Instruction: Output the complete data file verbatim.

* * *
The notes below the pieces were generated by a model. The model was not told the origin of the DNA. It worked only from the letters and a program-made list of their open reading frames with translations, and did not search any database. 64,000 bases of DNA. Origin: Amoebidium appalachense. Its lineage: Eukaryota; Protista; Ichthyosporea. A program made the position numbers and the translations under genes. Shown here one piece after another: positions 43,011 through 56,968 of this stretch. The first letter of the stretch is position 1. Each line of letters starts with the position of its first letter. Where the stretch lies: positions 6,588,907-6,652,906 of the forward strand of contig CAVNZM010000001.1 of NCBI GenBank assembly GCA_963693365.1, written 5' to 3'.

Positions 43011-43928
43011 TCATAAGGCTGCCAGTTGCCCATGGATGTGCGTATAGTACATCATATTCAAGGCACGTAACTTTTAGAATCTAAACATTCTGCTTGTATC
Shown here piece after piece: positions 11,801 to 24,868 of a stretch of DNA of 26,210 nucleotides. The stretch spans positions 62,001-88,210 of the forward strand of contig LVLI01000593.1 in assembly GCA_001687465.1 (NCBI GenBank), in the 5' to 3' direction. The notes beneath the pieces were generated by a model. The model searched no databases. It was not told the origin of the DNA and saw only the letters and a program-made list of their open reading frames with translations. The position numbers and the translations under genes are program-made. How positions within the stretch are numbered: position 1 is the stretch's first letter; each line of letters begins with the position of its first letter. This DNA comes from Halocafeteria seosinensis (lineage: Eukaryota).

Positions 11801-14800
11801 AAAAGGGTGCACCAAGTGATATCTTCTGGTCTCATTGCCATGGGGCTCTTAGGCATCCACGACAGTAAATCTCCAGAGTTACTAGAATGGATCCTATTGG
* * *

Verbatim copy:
The notes below the pieces were generated by a model. The model was not told the origin of the DNA. It worked only from the letters and a program-made list of their open reading frames with translations, and did not search any database. 64,000 bases of DNA. Origin: Amoebidium appalachense. Its lineage: Eukaryota; Protista; Ichthyosporea. A program made the position numbers and the translations under genes. Shown here one piece after another: positions 43,011 through 56,968 of this stretch. The first letter of the stretch is position 1. Each line of letters starts with the position of its first letter. Where the stretch lies: positions 6,588,907-6,652,906 of the forward strand of contig CAVNZM010000001.1 of NCBI GenBank assembly GCA_963693365.1, written 5' to 3'.

Positions 43011-43928
43011 TCATAAGGCTGCCAGTTGCCCATGGATGTGCGTATAGTACATCATATTCAAGGCACGTAACTTTTAGAATCTAAACATTCTGCTTGTATC
Shown here piece after piece: positions 11,801 to 24,868 of a stretch of DNA of 26,210 nucleotides. The stretch spans positions 62,001-88,210 of the forward strand of contig LVLI01000593.1 in assembly GCA_001687465.1 (NCBI GenBank), in the 5' to 3' direction. The notes beneath the pieces were generated by a model. The model searched no databases. It was not told the origin of the DNA and saw only the letters and a program-made list of their open reading frames with translations. The position numbers and the translations under genes are program-made. How positions within the stretch are numbered: position 1 is the stretch's first letter; each line of letters begins with the position of its first letter. This DNA comes from Halocafeteria seosinensis (lineage: Eukaryota).

Positions 11801-14800
11801 AAAAGGGTGCACCAAGTGATATCTTCTGGTCTCATTGCCATGGGGCTCTTAGGCATCCACGACAGTAAATCTCCAGAGTTACTAGAATGGATCCTATTGG